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VA Disability Benefits for Gunshot and Shrapnel Wounds

The Department of Veterans Affairs uses specific medical criteria to determine benefits for gunshot and shell fragment wounds. Detailed documentation of wartime injuries and proper application of the VA Rating Schedule are critical. Some combat-wounded veterans are later denied benefits because they can’t prove a service connection, and many other veterans are deprived of thousands of dollars in compensation because of incorrect ratings.

Veterans may have additional disability claims for medical complications of bullet or shrapnel wounds, and many veterans who were injured by gunfire or explosions suffer from post-traumatic stress disorder (PTSD). You need attorneys who know your rights.

 

VA Benefits Lawyers and the Fog of War

In World War II and the Korean War, combat injuries were typically treated near the front lines. The nature and extent of gunshot wounds were well documented by commanders and physicians in the field, resulting in a clear service connection and proper gunshot wound rating. This dynamic changed in the Vietnam War, when wounded fighters were more likely to be evacuated to medical centers far from the combat zone, and often flown stateside for advanced medical care and recuperation. Unfortunately, the paperwork did not always catch up with Vietnam veterans who suffered gunshot or shrapnel wounds. Without detailed medical records, their later claims were denied or benefits were paid at a lower VA rating.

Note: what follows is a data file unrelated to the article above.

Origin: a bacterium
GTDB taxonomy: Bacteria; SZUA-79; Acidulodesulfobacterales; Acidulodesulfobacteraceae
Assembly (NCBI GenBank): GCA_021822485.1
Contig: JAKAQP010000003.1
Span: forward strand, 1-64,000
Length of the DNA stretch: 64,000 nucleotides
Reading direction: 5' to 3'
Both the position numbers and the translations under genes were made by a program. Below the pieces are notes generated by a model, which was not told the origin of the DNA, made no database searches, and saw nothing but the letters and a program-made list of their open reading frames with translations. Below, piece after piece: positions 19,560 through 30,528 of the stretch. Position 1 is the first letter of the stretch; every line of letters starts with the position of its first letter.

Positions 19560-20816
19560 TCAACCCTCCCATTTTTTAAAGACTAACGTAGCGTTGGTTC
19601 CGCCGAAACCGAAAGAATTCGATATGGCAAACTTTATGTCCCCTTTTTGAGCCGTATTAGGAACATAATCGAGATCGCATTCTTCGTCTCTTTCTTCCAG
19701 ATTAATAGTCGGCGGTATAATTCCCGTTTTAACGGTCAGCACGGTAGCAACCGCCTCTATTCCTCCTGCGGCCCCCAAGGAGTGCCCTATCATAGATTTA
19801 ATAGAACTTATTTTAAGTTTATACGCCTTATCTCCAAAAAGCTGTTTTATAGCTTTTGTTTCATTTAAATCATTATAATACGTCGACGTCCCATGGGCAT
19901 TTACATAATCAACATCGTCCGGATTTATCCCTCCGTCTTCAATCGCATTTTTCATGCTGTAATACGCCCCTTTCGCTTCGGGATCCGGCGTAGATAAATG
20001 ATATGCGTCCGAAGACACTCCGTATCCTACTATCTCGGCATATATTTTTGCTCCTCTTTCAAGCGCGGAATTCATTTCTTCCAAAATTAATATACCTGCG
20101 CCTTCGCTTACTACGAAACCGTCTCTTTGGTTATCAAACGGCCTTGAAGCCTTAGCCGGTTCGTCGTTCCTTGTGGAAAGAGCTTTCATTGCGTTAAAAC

Attorneys John S. Berry Sr. (Vietnam) and John S. Berry Jr. (Bosnia, Iraq) are combat veterans. They have a unique understanding of VA disability claims in the context of modern warfare, triage of combat injuries and the military chain of command.

Our disability lawyers have represented veterans of WWII, Korea and Vietnam, as well as more recent conflicts, namely Operation Desert Storm, Operation Iraqi Freedom and Operation Enduring Freedom. The former cases can be difficult because of the time lag and missing records. The latter can be difficult because the VA Rating Schedule may not reflect the unique medical issues associated with improvised explosive devices (IEDs) or armor-piercing rounds.

Our mission is ensuring that clients receive a maximum rating and corresponding benefits for their service-connected gunshot and shrapnel wounds. Our lawyers will work to corroborate the service connection or the extent of injury for a gunshot-related VA disability claim. We represent veterans throughout the United States. Call (888) 883-2483 or contact us online.